% of New Visits

new visitors KPI

What Does it Mean?

This tells you what proportion of traffic coming to your site is made up of first-time visitors, as opposed to returning visitors (people that have visited the site before).

Why Does it Matter?

If your company is growing rapidly, it stands to reason you’ll get a lot of new people that have only just heard of you, coming to the site to check you out for the first time. That said, if your numbers are too heavily skewed in favour of new visitors, this suggest that people aren’t inclined to come back once they’ve seen your site once or twice. Most people are unlikely to make a purchase on the basis of a single visit, and (depending on your type of business), you probably want to keep leads and customers engaged with your site content long term, to help stay on their radar, develop customer loyalty, deepen the client relationship, and give you a chance to market / upsell new products and services.

New Visitors

How Do You Measure the KPI?

This one’s simple: you just need to track where visitors are coming from, whether they’ve been before, and work out the ratio. Of course, you’ll also want to track change over time.

What Data Sources Would You Use to Measure the KPI?

Whichever tool you use to keep track of who visits your website; in most cases, that will be something like Google Analytics or equivalent. These use cookies to track visitor behaviour and tell whether someone has been to your site before. While your ratio of new to returning visitors is an important KPI, do bear in mind that this not an exact science. People delete cookies, use VPNs, vary the device they use to visit your site… all of these factors skew your results. Besides which, there are many indicators of customer loyalty; depending on what you sell, you might not expect regular / hundreds of repeat visits from the same person.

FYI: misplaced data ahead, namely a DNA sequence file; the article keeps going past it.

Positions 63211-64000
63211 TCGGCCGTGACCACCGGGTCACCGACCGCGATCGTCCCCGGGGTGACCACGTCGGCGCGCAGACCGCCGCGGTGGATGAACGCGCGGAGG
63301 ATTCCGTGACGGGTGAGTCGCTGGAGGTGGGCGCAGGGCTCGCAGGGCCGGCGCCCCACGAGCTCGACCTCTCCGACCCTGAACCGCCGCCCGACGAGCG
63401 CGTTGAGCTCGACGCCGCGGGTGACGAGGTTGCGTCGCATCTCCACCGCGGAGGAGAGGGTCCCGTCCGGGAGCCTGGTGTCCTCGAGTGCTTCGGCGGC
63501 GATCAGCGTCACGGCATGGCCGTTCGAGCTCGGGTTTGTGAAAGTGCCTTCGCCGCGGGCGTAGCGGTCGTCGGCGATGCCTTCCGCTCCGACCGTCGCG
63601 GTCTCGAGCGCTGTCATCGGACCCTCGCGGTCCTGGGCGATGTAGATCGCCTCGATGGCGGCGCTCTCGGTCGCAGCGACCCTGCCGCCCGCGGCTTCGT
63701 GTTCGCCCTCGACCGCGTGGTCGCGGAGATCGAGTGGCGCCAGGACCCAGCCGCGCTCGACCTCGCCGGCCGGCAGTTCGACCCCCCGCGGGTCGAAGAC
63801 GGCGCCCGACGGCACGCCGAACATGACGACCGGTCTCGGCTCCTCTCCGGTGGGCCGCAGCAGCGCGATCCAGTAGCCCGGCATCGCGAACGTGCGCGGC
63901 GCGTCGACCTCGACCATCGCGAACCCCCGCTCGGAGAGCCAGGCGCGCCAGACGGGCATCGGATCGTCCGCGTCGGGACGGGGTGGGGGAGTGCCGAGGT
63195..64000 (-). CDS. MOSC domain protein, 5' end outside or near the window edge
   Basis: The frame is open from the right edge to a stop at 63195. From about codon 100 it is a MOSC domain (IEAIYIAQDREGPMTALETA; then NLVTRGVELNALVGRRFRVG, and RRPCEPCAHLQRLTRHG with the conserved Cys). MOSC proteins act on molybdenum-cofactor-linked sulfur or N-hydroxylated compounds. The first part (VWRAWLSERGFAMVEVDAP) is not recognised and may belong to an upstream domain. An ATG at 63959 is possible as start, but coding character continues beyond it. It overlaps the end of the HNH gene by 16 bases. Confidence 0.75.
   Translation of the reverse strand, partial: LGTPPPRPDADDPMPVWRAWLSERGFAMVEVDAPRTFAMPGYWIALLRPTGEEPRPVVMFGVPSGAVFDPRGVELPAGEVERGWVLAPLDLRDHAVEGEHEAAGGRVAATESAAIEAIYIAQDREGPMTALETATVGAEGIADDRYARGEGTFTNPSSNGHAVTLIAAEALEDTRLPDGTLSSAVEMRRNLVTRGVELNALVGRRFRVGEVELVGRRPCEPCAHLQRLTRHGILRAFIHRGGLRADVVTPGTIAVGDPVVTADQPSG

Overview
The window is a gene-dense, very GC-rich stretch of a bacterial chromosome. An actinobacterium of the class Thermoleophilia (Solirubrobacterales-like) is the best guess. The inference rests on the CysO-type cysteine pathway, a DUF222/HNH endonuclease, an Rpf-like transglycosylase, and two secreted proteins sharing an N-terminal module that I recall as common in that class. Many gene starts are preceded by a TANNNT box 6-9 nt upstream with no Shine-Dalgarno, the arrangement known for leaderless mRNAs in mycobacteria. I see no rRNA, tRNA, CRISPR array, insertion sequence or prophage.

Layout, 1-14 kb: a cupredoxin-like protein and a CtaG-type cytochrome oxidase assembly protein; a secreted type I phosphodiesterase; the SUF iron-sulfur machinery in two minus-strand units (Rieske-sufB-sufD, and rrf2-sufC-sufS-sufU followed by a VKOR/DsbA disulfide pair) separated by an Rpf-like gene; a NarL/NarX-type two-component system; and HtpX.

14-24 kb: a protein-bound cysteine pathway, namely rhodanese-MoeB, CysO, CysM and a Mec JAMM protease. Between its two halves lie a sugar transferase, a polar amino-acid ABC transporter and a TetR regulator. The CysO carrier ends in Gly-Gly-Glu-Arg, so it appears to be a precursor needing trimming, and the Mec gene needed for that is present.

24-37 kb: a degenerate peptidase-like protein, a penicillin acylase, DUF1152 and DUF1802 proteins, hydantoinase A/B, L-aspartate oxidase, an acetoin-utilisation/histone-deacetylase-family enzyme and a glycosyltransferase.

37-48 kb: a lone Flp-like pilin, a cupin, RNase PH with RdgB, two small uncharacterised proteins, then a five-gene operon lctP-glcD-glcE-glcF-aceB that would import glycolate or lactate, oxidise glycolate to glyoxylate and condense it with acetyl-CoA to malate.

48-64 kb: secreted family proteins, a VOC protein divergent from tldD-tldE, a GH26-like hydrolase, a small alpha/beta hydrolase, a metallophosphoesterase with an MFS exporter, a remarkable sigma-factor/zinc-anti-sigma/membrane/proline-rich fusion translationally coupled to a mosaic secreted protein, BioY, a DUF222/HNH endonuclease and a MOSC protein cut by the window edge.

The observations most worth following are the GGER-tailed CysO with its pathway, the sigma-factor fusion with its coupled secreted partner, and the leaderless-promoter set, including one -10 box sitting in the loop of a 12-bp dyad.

Give Me an Example…

Let’s say you’re seeing huge amounts of traffic to your company blog, and now you’re looking for an effective strategy for turning those visitors into leads. If you’re able to establish that the vast majority of these people are returning visitors, this suggests that these people are already reasonably invested in your blog and have come to trust you; it could be the right time to introduce calls to action that guide them towards gated assets or invite them to contact you for a quote. On the other hand, if your traffic is dominated by first-time visitors, you either haven’t had time to build up a rapport, or your blog isn’t succeeding in deepening your relationship with potential customers. You’ll likely need to work harder at winning their trust before you push to progress them onto your sales pipeline.

What Benchmark / Indicators Should I Use?

Depending on your specific business goals, you may be interested in attracting more new customers, but in most cases you’ll be looking to lower the percentage of new visits overall. That means useful indicators include:

  • Decreasing the percentage of new visits overall
  • Increasing the number of returning visitors (groupings might include single visits, 2-4, 5-9, 10+)
  • More Marketing KPIs
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